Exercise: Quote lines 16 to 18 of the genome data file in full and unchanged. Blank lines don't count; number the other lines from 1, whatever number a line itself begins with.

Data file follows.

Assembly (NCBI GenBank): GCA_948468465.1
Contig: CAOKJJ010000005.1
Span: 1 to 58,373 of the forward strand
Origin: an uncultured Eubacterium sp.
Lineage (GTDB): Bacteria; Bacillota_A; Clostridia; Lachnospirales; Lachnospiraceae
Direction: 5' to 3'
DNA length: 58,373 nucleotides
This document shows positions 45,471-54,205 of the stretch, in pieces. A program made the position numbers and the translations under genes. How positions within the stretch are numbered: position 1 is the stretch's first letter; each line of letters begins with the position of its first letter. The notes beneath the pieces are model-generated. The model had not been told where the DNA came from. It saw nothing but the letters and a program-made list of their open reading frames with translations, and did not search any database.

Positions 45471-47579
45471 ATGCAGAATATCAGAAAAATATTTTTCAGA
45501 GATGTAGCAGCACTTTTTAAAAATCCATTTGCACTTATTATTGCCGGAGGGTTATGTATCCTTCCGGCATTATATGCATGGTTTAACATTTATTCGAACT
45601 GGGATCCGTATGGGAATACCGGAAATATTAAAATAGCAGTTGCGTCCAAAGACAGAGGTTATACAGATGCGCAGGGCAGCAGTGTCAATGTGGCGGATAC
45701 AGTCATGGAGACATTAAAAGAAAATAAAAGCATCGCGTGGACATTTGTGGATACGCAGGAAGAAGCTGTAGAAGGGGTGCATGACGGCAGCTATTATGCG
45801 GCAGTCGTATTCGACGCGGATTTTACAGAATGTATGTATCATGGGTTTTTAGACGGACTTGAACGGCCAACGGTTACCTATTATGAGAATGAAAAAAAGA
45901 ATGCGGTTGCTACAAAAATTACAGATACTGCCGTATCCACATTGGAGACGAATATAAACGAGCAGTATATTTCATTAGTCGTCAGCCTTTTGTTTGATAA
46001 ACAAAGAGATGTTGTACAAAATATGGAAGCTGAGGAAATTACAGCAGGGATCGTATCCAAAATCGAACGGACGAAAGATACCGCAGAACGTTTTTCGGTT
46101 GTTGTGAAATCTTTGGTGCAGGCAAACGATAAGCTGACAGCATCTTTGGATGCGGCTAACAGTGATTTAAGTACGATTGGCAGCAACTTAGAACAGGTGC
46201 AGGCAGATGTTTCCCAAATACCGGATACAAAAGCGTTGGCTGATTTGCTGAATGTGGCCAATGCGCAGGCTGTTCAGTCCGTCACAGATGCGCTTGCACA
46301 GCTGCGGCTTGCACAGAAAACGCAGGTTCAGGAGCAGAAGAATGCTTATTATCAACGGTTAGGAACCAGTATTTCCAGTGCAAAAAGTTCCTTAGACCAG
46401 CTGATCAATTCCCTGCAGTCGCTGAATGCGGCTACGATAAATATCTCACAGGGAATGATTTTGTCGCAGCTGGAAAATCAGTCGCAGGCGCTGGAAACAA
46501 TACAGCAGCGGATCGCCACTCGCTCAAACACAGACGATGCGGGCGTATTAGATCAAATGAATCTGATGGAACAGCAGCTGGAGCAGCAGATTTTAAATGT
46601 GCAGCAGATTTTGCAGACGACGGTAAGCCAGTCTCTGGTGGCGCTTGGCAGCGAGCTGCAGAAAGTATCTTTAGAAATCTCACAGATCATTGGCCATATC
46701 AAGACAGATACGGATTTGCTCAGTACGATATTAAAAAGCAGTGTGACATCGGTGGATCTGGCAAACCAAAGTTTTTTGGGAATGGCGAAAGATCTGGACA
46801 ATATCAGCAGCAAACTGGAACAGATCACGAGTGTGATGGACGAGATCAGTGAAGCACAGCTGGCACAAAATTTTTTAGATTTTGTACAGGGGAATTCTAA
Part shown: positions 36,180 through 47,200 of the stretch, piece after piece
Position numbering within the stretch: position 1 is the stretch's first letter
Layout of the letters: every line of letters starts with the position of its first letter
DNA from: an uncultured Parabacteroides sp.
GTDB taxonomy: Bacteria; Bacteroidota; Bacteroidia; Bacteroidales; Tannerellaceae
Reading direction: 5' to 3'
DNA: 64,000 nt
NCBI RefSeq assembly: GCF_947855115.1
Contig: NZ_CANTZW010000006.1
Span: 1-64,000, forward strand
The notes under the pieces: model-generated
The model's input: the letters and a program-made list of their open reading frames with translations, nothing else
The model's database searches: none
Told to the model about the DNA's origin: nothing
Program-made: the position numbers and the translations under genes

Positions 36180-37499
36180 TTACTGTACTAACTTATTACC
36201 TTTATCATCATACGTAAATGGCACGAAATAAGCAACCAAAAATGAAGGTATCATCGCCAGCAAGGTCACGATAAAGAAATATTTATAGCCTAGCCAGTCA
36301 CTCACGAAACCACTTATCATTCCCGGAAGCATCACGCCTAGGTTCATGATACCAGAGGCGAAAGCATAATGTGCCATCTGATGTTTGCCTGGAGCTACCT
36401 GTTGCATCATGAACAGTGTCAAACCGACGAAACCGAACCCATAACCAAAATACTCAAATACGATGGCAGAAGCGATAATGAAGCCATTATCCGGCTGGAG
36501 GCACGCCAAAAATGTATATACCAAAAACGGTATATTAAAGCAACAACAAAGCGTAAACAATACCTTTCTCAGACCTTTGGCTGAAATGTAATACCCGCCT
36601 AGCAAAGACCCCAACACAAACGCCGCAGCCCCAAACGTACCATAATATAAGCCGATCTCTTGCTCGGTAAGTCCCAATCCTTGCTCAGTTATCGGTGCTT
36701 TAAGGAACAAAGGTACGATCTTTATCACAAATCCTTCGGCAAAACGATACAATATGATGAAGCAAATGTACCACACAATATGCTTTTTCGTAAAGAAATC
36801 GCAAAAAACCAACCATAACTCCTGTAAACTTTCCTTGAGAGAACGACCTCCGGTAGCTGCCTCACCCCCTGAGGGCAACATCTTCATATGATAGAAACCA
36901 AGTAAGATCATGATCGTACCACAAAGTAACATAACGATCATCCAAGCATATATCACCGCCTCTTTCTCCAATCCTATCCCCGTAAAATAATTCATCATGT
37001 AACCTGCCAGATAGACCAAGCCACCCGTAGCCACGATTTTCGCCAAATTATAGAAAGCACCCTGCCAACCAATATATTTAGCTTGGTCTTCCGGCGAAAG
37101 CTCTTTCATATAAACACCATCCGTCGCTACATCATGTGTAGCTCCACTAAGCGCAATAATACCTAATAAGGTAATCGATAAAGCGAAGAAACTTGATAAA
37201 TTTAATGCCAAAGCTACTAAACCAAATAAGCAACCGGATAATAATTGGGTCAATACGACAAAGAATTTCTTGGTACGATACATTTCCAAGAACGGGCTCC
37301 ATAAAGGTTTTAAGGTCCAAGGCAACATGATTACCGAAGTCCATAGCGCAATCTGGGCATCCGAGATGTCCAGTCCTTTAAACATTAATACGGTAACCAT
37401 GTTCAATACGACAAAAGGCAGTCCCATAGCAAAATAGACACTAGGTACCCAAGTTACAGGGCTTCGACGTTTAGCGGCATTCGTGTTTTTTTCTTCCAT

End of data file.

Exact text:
46001 ACAAAGAGATGTTGTACAAAATATGGAAGCTGAGGAAATTACAGCAGGGATCGTATCCAAAATCGAACGGACGAAAGATACCGCAGAACGTTTTTCGGTT
46101 GTTGTGAAATCTTTGGTGCAGGCAAACGATAAGCTGACAGCATCTTTGGATGCGGCTAACAGTGATTTAAGTACGATTGGCAGCAACTTAGAACAGGTGC
46201 AGGCAGATGTTTCCCAAATACCGGATACAAAAGCGTTGGCTGATTTGCTGAATGTGGCCAATGCGCAGGCTGTTCAGTCCGTCACAGATGCGCTTGCACA